The dog days of summer arenâ€™t yet over, but itâ€™s not too early to start thinking about the holiday season â€“ at least not according to the National Foundation for Credit Counseling (NFCC).
With the average person projected to spend about $800 on gifts and other holiday-related purchases, the NFCC is issuing a consumer alert: if you donâ€™t save up for the holidays, you could end up spending far more than that.
If folks put $1,000 in charges on their credit card â€“ the go-to-strategy in cases of insufficient spending cash â€“ and pay only the minimum amount due with an APR of 18%, the balance wonâ€™t be paid off for 12 years. Furthermore, they will end up paying a total of $2,353, rather than the $1,000 they originally spent.
The way to avoid this outcome is to start saving now. The NFCC recommends these five strategies for putting holiday money away before the season is upon us:
Cut back on spending. Look for small ways to save on everyday expenses. Trimming just $1 per day from your daily expenses will net you an extra $150 over the next five months.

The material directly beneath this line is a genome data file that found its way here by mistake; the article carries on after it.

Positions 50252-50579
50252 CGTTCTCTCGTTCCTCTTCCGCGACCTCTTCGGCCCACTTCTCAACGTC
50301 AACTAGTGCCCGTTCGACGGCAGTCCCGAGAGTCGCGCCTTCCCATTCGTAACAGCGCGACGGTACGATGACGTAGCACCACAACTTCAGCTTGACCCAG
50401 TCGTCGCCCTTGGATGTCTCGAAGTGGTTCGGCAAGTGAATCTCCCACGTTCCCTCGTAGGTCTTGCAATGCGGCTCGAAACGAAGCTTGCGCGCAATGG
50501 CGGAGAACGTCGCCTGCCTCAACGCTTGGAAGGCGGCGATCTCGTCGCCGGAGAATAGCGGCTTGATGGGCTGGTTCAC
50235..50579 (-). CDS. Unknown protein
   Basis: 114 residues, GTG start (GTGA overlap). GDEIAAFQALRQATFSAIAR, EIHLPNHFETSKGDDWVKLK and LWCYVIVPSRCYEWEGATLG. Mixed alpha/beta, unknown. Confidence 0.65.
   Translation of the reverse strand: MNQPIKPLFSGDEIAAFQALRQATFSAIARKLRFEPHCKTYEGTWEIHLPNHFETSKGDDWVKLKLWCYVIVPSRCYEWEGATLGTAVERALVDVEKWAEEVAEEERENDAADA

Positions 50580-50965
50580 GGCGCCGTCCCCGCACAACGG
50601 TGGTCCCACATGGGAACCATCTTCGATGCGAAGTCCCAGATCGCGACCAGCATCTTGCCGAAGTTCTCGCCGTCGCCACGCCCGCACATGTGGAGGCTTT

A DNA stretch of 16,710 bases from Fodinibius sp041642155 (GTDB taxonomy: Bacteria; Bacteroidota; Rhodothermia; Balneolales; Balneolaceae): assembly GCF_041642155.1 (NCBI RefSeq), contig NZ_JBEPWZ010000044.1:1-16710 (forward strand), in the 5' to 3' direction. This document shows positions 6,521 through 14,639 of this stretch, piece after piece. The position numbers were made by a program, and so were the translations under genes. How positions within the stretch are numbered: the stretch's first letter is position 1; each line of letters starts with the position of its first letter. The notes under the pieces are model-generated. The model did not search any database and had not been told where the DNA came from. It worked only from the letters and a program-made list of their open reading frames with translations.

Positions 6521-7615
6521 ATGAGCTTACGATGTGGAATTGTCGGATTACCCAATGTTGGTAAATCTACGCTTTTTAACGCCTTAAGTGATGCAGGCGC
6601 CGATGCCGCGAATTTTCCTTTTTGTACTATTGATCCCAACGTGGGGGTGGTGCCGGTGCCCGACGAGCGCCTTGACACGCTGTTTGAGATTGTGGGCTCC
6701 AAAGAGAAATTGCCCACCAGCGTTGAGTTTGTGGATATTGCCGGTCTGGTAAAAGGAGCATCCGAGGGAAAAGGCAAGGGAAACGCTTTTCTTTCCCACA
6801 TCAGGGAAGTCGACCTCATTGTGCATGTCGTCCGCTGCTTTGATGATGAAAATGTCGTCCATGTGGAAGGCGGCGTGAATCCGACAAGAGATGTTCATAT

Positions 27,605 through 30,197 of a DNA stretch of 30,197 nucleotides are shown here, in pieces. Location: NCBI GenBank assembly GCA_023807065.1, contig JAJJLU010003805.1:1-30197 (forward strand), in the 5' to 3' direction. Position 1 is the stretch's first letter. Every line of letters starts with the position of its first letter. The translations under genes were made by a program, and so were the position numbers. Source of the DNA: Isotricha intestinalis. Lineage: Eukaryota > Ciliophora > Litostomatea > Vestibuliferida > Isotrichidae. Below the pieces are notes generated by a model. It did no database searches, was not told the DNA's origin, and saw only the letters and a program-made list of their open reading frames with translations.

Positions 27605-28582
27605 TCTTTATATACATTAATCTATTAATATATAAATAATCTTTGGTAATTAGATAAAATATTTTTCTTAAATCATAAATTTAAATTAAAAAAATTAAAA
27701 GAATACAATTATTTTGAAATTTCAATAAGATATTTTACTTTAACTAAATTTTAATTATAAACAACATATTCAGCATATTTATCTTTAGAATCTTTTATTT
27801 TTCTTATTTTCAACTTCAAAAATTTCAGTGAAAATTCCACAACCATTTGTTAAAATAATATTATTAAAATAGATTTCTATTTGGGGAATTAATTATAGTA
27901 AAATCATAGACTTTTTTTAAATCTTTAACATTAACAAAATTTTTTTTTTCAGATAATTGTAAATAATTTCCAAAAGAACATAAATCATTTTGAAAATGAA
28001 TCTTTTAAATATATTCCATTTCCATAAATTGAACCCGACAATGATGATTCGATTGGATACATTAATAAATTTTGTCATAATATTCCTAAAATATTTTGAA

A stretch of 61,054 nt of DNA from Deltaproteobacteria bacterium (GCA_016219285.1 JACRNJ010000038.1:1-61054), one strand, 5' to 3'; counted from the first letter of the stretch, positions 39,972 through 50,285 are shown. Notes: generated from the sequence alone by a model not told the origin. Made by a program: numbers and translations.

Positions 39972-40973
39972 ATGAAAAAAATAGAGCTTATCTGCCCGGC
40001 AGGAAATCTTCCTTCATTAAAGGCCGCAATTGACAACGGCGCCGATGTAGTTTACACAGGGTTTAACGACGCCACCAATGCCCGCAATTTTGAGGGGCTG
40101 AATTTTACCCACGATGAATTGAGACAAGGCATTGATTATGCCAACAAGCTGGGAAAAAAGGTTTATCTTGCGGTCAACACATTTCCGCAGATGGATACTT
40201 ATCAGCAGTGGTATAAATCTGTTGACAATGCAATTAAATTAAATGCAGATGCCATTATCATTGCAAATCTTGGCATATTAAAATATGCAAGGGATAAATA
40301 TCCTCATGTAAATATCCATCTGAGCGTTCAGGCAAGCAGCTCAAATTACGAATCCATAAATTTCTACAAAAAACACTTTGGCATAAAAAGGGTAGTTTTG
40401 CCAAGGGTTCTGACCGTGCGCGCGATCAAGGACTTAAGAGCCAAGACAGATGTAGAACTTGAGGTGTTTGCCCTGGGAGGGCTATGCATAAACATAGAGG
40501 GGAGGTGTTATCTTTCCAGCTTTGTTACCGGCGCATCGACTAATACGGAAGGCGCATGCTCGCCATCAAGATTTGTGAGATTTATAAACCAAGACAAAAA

Adjust your W-4 withholding to minimize your tax refund. Many people have too much money taken out of their paychecks, resulting in a nice refund on April 15. The average tax refund has been close to $3,000 in recent years. However, getting that money back before the end of the year will add to the amount available for holiday spending.
Try to shave $10 per month off 10 spending categories. Some expenses are fixed: rent, mortgage and car payments. But others, like groceries, clothes, gas and entertainment, can be minimized with some small lifestyle adjustments. Save $100 each month when you spend $10 less in 10 budget categories.
Sell things you no longer need. If you have items in good condition that others might want for their own holiday shopping, everyone wins when you sell them.
Open a holiday savings account. Itâ€™s simple to open a separate savings account at the financial institution you already bank with. Keep your holiday savings in one place so funds donâ€™t get mixed up with everyday spending money.
Gail Cunningham, NFCC spokesperson, recommends that people rethink their gift-giving strategies this year â€“ especially if they still havenâ€™t paid off last yearâ€™s holiday debt. â€śIt makes no financial sense to pile new debt on top of old,â€ť says Cunningham. â€śKindness and experiences are meaningful substitutes for purchased gifts, and are remembered long after the wrapping paper and bows have been discarded.”